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The course of true science

Nature volume 430, page 834 (19 August 2004) | Download Citation


Investigative Pathways: Patterns and Stages in the Careers of Experimental Scientists


 Yale University Press: 2004. 288 pp. $35, £250300100752

Life in the lab: Claude Bernard (third from right) teaching, in a painting by Leon L'hermitte. Image: THE ART ARCHIVE/ACADÉMIE DE MÉDECINE PARIS/M. CHARMET

Recollections can be vivid, as when Francis Crick looked back to a moment in February 1953: “Jerry Donohue and Jim Watson were by the blackboard and I was by my desk, and we suddenly thought, ‘Well, perhaps we could explain 1:1 ratios by pairing the bases.’ It seemed too good to be true.” Was this one of those ‘eureka’ moments, like August Kekulé's vision on the Clapham omnibus of a snake biting its tail, that led him to propose the ring structure of benzene? Should we take these personal recollections for gospel, or seek out the written record, pour over the research notebooks for the embryo of the revelation, the stages in its almost subconscious formulation?

This and other questions concerning the career of the experimental scientist are raised and discussed by eminent science historian Larry Holmes in Investigative Pathways. Written shortly before his death, this brief book offers his reflections on 45 years of research into the careers of outstandingly successful experimental scientists, such as Claude Bernard, Antoine-Laurent Lavoisier and, most recently, Seymour Benzer. Holmes also looks back on his detailed study of the famous experiment by Matthew Meselson and Franklin Stahl on the semi-conservative replication of DNA. As well as mining his own intimate knowledge of these scientists, Holmes draws on the scholarly researches of David Gooding on Michael Faraday, of Martin Rudwick on the geological ‘Devonian controversy’, of Gerald Geison on Louis Pasteur, and of Nicolas Rasmussen on the electron microscope.

This book is no mild valedictory. Rather, Holmes seeks to persuade us that his concept of the investigative pathway provides the framework within which to view the research careers of these scientists. The great experiments, discoveries and eureka moments do exist, but are the nodal points in the investigative pathway. This pathway has a continuity that survives the surprises that nature throws at us. Yes, the experimental system is an important element in the story. Sometimes it takes the lead, redirecting the researcher, but it rarely lifts him out of the pathway being investigated. Even the belated recognition that the ribosome is not the message did not throw research into protein synthesis off course, for example. But such events serve to warn us against teleological reconstructions of the past in which it is assumed that the end point finally reached was envisaged from the start.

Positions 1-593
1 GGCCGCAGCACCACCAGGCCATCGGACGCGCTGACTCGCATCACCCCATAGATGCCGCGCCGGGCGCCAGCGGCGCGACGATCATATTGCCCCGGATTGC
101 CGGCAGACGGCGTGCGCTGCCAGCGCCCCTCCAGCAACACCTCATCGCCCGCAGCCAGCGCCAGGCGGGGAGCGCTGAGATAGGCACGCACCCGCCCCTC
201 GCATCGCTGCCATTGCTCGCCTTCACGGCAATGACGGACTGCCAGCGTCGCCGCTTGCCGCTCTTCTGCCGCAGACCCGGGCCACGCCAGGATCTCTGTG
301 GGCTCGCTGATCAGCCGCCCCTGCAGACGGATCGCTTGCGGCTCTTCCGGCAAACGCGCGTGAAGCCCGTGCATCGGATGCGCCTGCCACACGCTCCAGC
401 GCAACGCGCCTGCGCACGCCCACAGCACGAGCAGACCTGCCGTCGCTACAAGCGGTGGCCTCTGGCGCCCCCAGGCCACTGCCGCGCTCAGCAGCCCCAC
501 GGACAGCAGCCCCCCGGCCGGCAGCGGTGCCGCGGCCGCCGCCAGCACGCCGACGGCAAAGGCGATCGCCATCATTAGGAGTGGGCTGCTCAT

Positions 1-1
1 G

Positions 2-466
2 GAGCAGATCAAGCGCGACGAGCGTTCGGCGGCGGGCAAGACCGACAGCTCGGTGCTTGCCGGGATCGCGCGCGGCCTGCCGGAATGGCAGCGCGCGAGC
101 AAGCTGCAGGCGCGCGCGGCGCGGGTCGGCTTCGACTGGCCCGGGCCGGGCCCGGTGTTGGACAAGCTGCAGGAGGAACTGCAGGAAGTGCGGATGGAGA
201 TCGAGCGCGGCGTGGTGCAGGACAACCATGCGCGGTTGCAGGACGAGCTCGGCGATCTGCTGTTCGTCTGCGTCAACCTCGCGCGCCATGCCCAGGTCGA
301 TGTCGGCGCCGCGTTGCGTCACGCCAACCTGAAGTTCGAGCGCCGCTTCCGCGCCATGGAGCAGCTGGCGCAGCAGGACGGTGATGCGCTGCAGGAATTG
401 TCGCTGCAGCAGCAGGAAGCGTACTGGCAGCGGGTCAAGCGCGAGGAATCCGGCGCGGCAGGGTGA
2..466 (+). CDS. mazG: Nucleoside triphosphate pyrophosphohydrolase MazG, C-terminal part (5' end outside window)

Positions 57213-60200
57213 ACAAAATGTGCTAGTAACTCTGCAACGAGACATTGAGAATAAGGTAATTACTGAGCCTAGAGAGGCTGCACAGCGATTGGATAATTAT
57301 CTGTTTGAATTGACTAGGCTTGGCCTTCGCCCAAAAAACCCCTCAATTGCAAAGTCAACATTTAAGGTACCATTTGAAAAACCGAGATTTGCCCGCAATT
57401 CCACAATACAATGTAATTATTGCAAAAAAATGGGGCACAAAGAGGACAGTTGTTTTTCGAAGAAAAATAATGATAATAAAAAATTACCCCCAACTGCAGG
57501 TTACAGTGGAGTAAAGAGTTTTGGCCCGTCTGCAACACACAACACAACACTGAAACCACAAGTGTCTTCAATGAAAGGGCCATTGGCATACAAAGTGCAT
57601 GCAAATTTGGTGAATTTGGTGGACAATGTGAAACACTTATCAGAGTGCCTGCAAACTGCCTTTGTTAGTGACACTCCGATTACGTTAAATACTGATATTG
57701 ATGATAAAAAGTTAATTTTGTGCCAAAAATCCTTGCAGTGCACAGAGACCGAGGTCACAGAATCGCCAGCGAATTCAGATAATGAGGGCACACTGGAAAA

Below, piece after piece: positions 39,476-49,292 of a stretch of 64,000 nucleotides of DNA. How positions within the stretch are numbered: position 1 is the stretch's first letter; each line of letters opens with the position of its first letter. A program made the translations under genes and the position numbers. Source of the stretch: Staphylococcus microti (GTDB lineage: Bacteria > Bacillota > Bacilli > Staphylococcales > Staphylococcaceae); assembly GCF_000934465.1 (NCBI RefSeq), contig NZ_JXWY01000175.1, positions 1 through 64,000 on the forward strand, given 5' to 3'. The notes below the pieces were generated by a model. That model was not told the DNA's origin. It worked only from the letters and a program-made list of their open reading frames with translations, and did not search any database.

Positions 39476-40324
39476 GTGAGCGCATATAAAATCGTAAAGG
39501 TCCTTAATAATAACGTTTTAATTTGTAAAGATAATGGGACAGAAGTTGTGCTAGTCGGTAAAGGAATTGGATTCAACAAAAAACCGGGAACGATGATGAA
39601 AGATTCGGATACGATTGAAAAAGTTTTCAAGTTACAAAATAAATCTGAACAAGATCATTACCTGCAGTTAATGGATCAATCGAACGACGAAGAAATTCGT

Holmes' intimate knowledge of the research careers of his subjects is clearly apparent. This book serves admirably to introduce the reader to his many studies and those of his colleagues in the field. For the biographer he offers insights into such topics as mentoring, creativity, the difficulty of remaining at the forefront as a scientific field matures, and the problems of ageing for the eminent scientist. Holmes is no anthropologist bereft of scientific knowledge coming to the lab to report on the strange society within, but a scholar who has devoted his life to understanding what goes on there.

Fashions in historiography come and go but Holmes, while absorbing what is valuable in each, has remained true to the calling he felt from the beginning: to seek to understand the stepwise generation of scientific concepts in the experimental life of the scientist. Departing in significant ways from other researchers, such as Thomas S. Kuhn, from the Edinburgh school of the sociology of knowledge and from the ethnomethodologists, Holmes found that the investigative pathway provided him with the best framework in which to place his detailed historical accounts. It expressed, he felt, the “distinctiveness and continuity of the individual scientific personality”.

Comparing the metaphor of the path to Howard Gruber's ‘network of enterprise’ and Gooding's ‘experimenter's space’, Holmes admitted that his investigative pathway would be difficult to apply where the scientist engages in several research topics and moves back and forth from one to another, or leads a team of researchers. Confining his chosen cases to those in which his subjects worked alone and did not make such shifts, or to episodes in a scientist's life when he worked in this way, has enabled Holmes to exploit the pathway metaphor effectively.

Historians and scientists will find this little book both stimulating and informative. It will surely join that select group of classics that long outlive their authors.

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  1. Robert Olby is in the Department of the History and Philosophy of Science, University of Pittsburgh, Pittsburgh, Pennsylvania 15260, USA.

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